Chicano movement leader Reies Lopez Tijerina dies at 88

20 Jan 2015 | Author: | No comments yet »

Chicano activist Reies Lopez Tijerina dies at age 88.

ALBUQUERQUE, N.M. (AP) — Reies Lopez Tijerina, a Pentecostal preacher turned activist who led a violent raid of a northern New Mexico courthouse nearly 50 years ago, died Monday. Family representative Estela Reyes-Lopez said Tijerina, who helped spark the radical Chicano movement, died at an El Paso, Texas, hospital, of natural causes. In 1967, Tijerina and followers raided the courthouse in Tierra Amarilla to attempt a citizen’s arrest of the district attorney after eight members of Tijerina’s group had been arrested over land grant protests.

Tijerina, who had been battling a number of illnesses, including a heart condition, had to use a wheelchair in recent years but still occasionally gave speeches. During the raid, the group shot and wounded a state police officer and jailer, beat a deputy, and took the sheriff and a reporter hostage before escaping to the Kit Carson National Forest. The raid sparked excitement among Mexican-American college students who identified with Tijerina’s message of Latinos’ displacement, and it led to years of court battles around land grant claims.

Like other civil rights activists in the 1960s, Tijerina put personal risks aside when he led efforts to mobilize Chicanos on the land ownership issue, she said. In 1963, Tijerina founded La Alianza Federal de Mercedes, an organization that sought to reclaim Spanish and Mexican land grants held by Mexicans and American Indians in the Southwest before the U.S. That was a very unpopular and very dangerous thing to do,” she said. “He is very much considered a major figure in Chicano — not just Chicano — but for civil rights for this nation.” Attorney Rees Lloyd said he first met Tijerina when Martin Luther King Jr. invited Tijerina to speak at a 1968 protest in Washington, D.C., against poverty. “The man was a giant,” Lloyd, who became a friend and adviser to Tijerina, said of him. “The man was an orator of tremendous power because he spoke from the heart.” It also placed Tijerina as one of the leaders in “Four Horsemen of the Chicano Movement,” which included Cesar Chavez of California, Corky Gonzales of Colorado, and Jose Angel Gutierrez of Texas.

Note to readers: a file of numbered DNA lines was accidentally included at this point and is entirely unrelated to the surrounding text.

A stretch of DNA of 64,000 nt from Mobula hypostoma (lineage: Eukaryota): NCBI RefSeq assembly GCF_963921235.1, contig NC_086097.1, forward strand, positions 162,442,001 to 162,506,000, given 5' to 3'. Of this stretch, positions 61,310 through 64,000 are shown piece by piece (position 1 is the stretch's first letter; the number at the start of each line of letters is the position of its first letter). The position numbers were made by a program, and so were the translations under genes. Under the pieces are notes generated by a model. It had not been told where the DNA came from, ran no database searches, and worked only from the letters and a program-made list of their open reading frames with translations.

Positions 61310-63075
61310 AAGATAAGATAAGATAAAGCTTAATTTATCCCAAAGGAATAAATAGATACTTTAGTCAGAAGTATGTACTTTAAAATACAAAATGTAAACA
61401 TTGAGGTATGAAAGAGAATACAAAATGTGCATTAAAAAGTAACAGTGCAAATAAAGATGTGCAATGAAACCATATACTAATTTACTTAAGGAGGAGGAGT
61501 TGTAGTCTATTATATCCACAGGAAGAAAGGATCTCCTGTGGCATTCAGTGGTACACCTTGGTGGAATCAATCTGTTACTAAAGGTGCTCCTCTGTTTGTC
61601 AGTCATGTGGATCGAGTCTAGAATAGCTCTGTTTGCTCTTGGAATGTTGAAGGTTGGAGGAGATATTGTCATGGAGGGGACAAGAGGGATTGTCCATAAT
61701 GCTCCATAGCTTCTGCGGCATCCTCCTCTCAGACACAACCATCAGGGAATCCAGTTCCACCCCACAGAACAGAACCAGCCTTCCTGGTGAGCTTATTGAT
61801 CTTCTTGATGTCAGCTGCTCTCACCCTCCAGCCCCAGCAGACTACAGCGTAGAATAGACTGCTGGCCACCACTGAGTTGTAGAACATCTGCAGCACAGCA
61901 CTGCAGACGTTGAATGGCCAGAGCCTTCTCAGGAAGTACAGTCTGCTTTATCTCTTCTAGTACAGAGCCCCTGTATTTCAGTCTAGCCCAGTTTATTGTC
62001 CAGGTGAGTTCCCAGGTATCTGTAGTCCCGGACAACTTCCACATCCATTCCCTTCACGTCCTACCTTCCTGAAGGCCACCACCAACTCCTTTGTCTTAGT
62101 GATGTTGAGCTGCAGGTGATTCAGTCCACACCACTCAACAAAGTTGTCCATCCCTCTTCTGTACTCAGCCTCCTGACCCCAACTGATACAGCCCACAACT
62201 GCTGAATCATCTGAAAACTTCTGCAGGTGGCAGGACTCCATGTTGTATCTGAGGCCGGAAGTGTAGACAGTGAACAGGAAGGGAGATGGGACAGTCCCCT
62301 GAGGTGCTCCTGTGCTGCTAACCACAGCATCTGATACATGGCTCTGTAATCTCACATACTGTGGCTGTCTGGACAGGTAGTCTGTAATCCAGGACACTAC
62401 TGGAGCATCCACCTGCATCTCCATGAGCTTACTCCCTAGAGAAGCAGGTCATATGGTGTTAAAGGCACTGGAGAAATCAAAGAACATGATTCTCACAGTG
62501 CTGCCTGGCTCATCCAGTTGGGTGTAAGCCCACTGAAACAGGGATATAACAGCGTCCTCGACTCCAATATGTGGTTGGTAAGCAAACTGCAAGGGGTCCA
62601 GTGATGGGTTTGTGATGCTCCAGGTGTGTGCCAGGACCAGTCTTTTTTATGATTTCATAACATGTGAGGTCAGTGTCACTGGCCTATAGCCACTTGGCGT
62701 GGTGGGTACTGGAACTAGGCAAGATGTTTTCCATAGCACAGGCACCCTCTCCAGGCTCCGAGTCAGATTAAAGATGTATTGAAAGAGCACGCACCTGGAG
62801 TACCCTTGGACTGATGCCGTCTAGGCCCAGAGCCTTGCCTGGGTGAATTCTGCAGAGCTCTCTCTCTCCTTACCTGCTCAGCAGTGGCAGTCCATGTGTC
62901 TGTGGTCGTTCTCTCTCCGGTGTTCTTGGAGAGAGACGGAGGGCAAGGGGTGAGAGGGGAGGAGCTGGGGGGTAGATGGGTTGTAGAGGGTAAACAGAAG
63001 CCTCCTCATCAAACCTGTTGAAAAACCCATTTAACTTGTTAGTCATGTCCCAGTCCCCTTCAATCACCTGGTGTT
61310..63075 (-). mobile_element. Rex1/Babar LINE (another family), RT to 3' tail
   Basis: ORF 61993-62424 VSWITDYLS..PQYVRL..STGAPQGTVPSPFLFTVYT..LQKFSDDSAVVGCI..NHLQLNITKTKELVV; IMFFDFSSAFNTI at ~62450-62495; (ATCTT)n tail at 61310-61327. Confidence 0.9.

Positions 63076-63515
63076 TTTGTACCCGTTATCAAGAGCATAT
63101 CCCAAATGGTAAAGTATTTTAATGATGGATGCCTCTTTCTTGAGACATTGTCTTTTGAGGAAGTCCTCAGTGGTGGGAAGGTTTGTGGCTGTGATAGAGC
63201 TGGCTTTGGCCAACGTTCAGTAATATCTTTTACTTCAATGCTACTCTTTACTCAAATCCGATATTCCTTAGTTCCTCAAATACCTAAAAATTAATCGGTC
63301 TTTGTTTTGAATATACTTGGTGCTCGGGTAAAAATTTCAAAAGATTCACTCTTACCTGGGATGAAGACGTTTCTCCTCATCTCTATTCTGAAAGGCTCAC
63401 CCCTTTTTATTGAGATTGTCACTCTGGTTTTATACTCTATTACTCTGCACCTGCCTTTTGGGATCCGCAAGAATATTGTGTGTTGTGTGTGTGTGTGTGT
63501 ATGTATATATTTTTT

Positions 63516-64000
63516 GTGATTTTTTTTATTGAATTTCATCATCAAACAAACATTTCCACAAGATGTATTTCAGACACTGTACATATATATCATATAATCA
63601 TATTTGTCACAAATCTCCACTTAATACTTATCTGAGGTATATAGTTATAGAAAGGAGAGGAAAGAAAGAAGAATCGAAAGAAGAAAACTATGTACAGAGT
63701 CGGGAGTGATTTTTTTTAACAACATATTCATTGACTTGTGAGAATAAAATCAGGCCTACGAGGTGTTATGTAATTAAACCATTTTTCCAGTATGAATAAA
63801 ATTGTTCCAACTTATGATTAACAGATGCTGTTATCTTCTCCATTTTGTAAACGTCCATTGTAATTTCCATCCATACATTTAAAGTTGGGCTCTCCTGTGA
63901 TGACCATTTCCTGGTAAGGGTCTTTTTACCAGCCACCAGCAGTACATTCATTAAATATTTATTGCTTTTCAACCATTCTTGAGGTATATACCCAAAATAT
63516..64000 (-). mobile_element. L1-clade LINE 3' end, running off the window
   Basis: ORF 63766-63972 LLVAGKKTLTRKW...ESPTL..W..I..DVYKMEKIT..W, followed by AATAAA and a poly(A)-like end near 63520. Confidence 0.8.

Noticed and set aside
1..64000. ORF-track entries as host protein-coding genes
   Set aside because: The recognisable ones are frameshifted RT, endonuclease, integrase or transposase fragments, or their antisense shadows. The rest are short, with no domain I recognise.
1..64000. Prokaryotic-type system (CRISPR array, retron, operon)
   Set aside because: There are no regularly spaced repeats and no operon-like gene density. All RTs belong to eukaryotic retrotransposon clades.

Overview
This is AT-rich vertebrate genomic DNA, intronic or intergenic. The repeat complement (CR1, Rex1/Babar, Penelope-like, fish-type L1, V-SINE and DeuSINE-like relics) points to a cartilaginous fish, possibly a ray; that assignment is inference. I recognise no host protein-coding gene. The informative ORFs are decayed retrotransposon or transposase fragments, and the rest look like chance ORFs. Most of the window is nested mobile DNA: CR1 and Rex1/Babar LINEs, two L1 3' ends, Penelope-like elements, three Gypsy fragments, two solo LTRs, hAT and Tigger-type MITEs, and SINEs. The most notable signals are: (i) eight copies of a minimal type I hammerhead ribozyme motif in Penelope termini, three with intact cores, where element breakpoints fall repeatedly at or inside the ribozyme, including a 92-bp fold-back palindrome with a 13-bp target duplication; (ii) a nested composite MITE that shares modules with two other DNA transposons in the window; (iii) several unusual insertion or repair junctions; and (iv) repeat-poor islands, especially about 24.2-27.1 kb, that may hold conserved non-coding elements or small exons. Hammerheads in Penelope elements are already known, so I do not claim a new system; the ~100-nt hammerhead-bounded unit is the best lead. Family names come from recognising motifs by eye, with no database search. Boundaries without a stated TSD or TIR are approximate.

Dennis Bixler-Márquez, director of Chicano Studies at the University of Texas at El Paso, said Tijerina has often been equated with other major Chicano leaders such as farmworker organizer César Chávez in California, Chicano activist Rodolfo “Corky” Gonzales in Colorado and La Raza Unida Party founder Jose Angel Gutiérrez in Texas. La Raza Unida’s Gutierrez edited and translated Tijerina’s autobiography, “They Called Me King Tiger: My Struggle for the Land and Our Rights,” which was first published in Mexico in Spanish. “He did what Malcolm X and the Black Panthers only talked about. Tijerina contended in the book that federal officials and New Mexico’s most powerful judges, lawyers and political leaders, as well as law enforcement, harassed him and his family for many years because of his land-grant activism and often-militant stances. While some New Mexicans denounced Tijerina as a “con man, a swindler, a born rabble-rouser and a bully,” others portrayed him as “a dedicated defender of his people, someone who, despite the violence of the courthouse raid, was a sincere promoter of peace and equality for all,” Oropeza wrote.

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